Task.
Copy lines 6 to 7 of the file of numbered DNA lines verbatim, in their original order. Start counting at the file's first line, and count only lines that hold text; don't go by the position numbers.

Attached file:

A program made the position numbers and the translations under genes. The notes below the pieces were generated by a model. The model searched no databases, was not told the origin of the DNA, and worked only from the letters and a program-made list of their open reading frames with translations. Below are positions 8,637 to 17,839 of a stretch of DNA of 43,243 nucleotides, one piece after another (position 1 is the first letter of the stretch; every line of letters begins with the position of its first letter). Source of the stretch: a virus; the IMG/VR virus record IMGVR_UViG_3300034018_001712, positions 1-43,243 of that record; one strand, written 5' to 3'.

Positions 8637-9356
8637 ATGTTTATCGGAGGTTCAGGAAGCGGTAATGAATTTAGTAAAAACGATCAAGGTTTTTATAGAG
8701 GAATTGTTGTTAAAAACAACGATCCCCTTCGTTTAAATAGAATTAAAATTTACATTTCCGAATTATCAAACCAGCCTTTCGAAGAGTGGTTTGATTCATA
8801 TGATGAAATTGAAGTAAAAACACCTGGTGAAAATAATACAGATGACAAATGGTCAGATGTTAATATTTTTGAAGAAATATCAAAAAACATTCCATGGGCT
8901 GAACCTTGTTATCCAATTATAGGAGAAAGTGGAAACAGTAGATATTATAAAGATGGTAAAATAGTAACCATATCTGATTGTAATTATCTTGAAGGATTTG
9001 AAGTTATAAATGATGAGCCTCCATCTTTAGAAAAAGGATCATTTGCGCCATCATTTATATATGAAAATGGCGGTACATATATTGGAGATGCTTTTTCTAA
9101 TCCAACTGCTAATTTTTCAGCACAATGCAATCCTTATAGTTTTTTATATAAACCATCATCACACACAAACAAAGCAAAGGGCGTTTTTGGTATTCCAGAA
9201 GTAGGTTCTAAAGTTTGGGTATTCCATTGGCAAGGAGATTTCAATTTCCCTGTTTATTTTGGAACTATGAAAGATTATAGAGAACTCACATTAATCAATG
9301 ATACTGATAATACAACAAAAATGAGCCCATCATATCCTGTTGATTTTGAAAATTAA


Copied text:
8901 GAACCTTGTTATCCAATTATAGGAGAAAGTGGAAACAGTAGATATTATAAAGATGGTAAAATAGTAACCATATCTGATTGTAATTATCTTGAAGGATTTG
9001 AAGTTATAAATGATGAGCCTCCATCTTTAGAAAAAGGATCATTTGCGCCATCATTTATATATGAAAATGGCGGTACATATATTGGAGATGCTTTTTCTAA